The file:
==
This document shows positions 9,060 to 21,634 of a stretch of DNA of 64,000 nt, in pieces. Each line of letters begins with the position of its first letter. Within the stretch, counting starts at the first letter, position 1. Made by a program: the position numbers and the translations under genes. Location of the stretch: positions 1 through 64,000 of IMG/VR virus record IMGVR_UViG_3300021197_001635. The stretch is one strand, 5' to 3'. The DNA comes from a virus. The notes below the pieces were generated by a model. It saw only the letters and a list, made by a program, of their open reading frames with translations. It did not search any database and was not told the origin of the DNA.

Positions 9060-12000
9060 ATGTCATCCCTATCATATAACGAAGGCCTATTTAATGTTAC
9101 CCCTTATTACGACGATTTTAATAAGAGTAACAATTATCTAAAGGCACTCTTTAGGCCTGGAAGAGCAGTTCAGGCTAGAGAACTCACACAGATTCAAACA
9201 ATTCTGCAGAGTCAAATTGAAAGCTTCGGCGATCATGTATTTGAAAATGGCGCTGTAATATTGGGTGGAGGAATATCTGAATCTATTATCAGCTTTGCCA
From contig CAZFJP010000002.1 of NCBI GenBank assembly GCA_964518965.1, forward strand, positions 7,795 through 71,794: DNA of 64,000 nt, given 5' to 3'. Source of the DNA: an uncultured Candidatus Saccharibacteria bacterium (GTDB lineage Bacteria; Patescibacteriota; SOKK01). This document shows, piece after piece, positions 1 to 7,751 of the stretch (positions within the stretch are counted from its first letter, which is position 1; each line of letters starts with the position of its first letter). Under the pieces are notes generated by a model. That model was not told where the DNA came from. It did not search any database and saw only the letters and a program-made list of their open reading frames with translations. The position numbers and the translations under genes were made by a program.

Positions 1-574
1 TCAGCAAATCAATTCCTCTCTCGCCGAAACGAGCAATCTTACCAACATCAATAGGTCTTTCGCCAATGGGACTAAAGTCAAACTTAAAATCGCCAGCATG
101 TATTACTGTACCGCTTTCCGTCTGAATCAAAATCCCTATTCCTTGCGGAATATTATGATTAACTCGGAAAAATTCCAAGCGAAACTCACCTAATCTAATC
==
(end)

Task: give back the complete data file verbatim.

This document shows positions 9,060 to 21,634 of a stretch of DNA of 64,000 nt, in pieces. Each line of letters begins with the position of its first letter. Within the stretch, counting starts at the first letter, position 1. Made by a program: the position numbers and the translations under genes. Location of the stretch: positions 1 through 64,000 of IMG/VR virus record IMGVR_UViG_3300021197_001635. The stretch is one strand, 5' to 3'. The DNA comes from a virus. The notes below the pieces were generated by a model. It saw only the letters and a list, made by a program, of their open reading frames with translations. It did not search any database and was not told the origin of the DNA.

Positions 9060-12000
9060 ATGTCATCCCTATCATATAACGAAGGCCTATTTAATGTTAC
9101 CCCTTATTACGACGATTTTAATAAGAGTAACAATTATCTAAAGGCACTCTTTAGGCCTGGAAGAGCAGTTCAGGCTAGAGAACTCACACAGATTCAAACA
9201 ATTCTGCAGAGTCAAATTGAAAGCTTCGGCGATCATGTATTTGAAAATGGCGCTGTAATATTGGGTGGAGGAATATCTGAATCTATTATCAGCTTTGCCA
From contig CAZFJP010000002.1 of NCBI GenBank assembly GCA_964518965.1, forward strand, positions 7,795 through 71,794: DNA of 64,000 nt, given 5' to 3'. Source of the DNA: an uncultured Candidatus Saccharibacteria bacterium (GTDB lineage Bacteria; Patescibacteriota; SOKK01). This document shows, piece after piece, positions 1 to 7,751 of the stretch (positions within the stretch are counted from its first letter, which is position 1; each line of letters starts with the position of its first letter). Under the pieces are notes generated by a model. That model was not told where the DNA came from. It did not search any database and saw only the letters and a program-made list of their open reading frames with translations. The position numbers and the translations under genes were made by a program.

Positions 1-574
1 TCAGCAAATCAATTCCTCTCTCGCCGAAACGAGCAATCTTACCAACATCAATAGGTCTTTCGCCAATGGGACTAAAGTCAAACTTAAAATCGCCAGCATG
101 TATTACTGTACCGCTTTCCGTCTGAATCAAAATCCCTATTCCTTGCGGAATATTATGATTAACTCGGAAAAATTCCAAGCGAAACTCACCTAATCTAATC